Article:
CO2 is good for humans:

Far from being a pollutant, rising atmospheric CO2 concentrations will never directly harm human health, but will indirectly benefit humans in a number of ways. Chief among these benefits is global food security. People must have sufficient food, simply to sustain themselves; and the rise in the atmosphere’s CO2 concentration that has occurred since the inception of the Industrial Revolution (an increase of approximately 100 ppm) has done wonders for humanity in this regard. And, it will continue to work wonders in helping us meet the rising food consumption needs of a larger, future population. In addition to increasing the quantity of food available for human consumption, the rising atmospheric CO2 concentration is also increasing the quality of the foods we eat. It significantly increases the quantity and potency of the many beneficial substances found in their tissues (such as the vitamin C concentration of citrus fruit), which ultimately make their way onto our dinner tables and into many of the medicines we take, improving our health and helping us better contend with the multitude of diseases and other maladies that regularly afflict us. In just one species of spider lily, for example, enriching the air with CO2 has led to the production of higher concentrations of several substances that have been demonstrated to be effective in fighting a number of human maladies, including leukemia, ovary sarcoma, melanoma, and brain, colon, lung and renal cancers, as well as Japanese encephalitis and yellow, dengue, Punta Tora and Rift Valley fevers.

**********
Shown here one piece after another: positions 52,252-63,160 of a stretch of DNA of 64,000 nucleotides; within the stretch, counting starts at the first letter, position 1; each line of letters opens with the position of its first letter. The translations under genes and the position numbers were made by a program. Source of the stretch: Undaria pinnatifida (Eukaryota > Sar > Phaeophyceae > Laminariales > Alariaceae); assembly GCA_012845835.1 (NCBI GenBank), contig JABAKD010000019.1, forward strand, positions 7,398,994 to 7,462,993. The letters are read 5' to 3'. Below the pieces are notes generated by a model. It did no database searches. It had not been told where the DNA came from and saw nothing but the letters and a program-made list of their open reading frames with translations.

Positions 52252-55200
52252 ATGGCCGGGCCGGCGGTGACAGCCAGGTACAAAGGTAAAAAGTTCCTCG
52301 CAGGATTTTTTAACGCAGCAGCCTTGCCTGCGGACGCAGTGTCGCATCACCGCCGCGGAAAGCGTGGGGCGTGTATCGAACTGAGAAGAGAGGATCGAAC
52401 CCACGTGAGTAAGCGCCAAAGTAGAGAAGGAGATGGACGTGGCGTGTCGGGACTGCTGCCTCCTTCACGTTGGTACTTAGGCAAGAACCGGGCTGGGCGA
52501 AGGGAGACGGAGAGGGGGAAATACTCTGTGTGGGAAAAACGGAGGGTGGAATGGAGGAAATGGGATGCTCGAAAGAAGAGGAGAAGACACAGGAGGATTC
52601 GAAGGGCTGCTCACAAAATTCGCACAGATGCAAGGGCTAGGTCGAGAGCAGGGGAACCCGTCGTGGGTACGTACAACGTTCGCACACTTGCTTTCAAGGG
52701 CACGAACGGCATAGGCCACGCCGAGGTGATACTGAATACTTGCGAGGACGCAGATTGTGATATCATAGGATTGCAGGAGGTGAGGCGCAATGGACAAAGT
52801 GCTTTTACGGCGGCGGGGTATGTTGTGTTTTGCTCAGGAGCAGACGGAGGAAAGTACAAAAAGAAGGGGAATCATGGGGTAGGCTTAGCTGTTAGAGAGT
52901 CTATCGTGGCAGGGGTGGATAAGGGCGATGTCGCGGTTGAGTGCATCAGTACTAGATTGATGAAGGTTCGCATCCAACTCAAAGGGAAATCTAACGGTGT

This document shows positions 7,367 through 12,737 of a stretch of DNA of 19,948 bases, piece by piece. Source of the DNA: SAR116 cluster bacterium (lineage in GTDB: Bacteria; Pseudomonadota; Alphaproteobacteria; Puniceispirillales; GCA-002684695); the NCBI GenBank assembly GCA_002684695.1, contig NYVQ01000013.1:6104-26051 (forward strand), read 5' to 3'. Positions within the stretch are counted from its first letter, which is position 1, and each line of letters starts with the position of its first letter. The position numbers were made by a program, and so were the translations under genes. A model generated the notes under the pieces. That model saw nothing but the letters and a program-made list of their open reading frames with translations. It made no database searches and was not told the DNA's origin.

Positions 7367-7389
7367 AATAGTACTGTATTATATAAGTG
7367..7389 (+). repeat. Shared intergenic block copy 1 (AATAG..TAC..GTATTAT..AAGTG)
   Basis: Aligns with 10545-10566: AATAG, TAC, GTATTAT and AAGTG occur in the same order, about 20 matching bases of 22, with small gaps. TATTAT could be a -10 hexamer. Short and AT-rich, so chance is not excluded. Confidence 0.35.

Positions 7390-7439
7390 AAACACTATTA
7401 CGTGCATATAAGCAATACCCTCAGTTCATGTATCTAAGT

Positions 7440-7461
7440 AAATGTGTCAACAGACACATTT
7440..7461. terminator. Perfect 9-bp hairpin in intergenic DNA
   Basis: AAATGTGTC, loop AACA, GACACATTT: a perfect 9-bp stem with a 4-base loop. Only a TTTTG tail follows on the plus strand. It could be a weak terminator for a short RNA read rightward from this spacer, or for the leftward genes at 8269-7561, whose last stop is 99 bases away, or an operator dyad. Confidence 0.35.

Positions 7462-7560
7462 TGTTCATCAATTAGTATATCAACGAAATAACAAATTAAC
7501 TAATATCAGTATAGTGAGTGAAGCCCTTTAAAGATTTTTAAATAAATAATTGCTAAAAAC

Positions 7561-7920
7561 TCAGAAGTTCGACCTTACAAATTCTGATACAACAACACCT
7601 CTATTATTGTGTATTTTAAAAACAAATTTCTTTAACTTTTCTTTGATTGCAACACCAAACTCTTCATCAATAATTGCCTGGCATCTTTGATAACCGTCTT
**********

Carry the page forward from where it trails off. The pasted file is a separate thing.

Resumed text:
CO2 an “endangerment”? Hardly. Al Gore and the rest of the alarmists need to stop smearing the good name of this beneficial trace gas, and learn to embrace CO2. If they truly wanted a greener planet, they’d learn to love CO2! CO2 for the Nobel Peace Prize!
Thanks to GORELIED.

4 thoughts on “CO2 Nominated for Nobel Peace Prize”

  1. Please do not forget the oceans.
    The oceans are also in a state of dissolved CO2 famine. If we could increase the level of CO2 in the ocean, shells become thicker and stronger, coral reefs would also become more healthy. Unfortunately we are too tiny and insignificant to remedy this deficit.